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Closing the gap in Scottish education: is it possible?


Gary Robertson (photo courtesy of the BBC) interviewed Keir on Good Morning Scotland yesterdayday, shortly after he talked to Larry Flanagan (EIS) and before Iain Gray (Labour Party spokesman for education). Now that Nicola Sturgeon has proposed that her government be judged by its success in "closing the gap", there has been a flurry of interest in Keir's comments on this issue. On yesterday's phone-in with Kaye Adams, there was also plenty of confusion about what it actually means.

He is talking about the attainment gap between pupils from areas of deprivation and poverty compared with those from affluent areas. The easiest way to do it, wholly unacceptably of course, would be to dumb down or hold back pupils with greater educational success. To some extent the implementation of Curriculum for Excellence and limitation of the number of Highers has already done this, albeit by accident. The hardest time to close the gap is when you are already committed to improving the attainment of all pupils. As Keir pointed out, abolishing the gap (the First Minister's declared goal) would means improving the performance of the weakest pupils at an astonishingly fast rate.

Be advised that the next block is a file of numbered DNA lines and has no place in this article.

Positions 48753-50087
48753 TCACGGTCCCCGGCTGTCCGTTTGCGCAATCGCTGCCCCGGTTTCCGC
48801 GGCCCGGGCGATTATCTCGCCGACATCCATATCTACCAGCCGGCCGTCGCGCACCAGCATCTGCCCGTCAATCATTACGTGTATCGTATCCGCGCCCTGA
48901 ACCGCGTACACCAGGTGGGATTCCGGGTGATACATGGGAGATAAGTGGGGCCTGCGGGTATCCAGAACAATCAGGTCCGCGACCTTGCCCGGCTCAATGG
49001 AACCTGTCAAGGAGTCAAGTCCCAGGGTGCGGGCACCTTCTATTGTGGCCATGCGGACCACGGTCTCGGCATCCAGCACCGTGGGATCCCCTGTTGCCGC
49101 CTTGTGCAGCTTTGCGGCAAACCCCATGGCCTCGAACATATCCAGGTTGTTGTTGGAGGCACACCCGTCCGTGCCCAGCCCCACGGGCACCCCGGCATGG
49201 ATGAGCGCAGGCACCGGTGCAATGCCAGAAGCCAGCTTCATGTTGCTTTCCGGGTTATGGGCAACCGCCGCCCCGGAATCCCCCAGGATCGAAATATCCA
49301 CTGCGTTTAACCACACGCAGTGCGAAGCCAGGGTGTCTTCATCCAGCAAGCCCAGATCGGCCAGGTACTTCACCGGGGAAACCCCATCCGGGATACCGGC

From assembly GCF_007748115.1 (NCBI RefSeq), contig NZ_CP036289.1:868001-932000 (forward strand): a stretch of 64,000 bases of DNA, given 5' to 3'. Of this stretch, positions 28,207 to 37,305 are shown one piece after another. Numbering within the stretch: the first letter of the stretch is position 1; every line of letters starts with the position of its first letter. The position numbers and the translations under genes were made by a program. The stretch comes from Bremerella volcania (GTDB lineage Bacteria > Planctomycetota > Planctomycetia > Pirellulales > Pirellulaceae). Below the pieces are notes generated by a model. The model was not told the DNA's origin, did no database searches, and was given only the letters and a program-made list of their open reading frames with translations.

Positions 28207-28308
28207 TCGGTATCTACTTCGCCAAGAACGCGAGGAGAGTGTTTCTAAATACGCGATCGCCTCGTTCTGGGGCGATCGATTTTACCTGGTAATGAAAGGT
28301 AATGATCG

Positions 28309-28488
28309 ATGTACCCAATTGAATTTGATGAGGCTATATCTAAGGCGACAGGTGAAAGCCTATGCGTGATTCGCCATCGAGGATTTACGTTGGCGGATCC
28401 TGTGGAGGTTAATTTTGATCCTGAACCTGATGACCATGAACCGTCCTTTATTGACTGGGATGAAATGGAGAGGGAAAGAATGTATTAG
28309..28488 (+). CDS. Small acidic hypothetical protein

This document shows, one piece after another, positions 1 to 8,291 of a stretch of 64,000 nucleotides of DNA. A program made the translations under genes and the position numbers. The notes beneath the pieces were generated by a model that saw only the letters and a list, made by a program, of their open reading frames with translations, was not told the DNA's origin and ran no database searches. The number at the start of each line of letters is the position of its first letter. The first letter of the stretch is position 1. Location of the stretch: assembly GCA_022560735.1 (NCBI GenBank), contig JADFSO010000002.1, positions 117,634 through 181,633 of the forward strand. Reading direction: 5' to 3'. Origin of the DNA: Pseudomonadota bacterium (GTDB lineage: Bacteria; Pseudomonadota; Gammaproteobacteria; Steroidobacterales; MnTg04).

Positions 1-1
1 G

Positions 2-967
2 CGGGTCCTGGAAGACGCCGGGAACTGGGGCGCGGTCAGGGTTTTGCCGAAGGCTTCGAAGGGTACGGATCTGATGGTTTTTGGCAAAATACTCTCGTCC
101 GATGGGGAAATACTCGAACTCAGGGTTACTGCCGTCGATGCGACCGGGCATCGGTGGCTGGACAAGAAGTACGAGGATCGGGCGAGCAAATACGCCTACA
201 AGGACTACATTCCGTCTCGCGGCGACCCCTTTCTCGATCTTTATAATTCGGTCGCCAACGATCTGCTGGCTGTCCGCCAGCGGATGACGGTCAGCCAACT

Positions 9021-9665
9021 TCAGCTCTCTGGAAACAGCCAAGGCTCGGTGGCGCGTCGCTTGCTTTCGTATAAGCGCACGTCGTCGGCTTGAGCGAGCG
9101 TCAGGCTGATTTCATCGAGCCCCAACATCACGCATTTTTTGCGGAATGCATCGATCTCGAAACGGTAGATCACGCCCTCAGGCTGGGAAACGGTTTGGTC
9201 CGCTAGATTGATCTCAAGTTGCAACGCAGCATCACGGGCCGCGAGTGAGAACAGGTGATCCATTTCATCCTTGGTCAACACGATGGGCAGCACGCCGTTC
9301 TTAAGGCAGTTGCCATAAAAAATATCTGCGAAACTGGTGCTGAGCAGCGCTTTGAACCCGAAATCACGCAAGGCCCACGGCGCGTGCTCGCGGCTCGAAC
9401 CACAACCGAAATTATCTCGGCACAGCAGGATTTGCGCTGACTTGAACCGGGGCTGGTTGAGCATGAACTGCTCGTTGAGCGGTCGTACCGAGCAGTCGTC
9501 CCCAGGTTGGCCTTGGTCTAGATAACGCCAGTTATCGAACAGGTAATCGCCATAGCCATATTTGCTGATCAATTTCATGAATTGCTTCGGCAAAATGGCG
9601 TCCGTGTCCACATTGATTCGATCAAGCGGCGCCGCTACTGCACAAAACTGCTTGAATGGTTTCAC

He reminds us that children from poorer areas are already a full year behind the more favoured pupils before they even start school. Given the failure of various honest attempts to "close the gap" in Scottish education over the past 70-odd years, Nicola Sturgeon has certainly taken on a massive challenge. The programme is available via iPlayer here and Keir's interview  lasts for five minutes, starting after about 1 hour and 37 minutes.


This page contains a single entry from the blog posted on August 21, 2015 3:37 PM.

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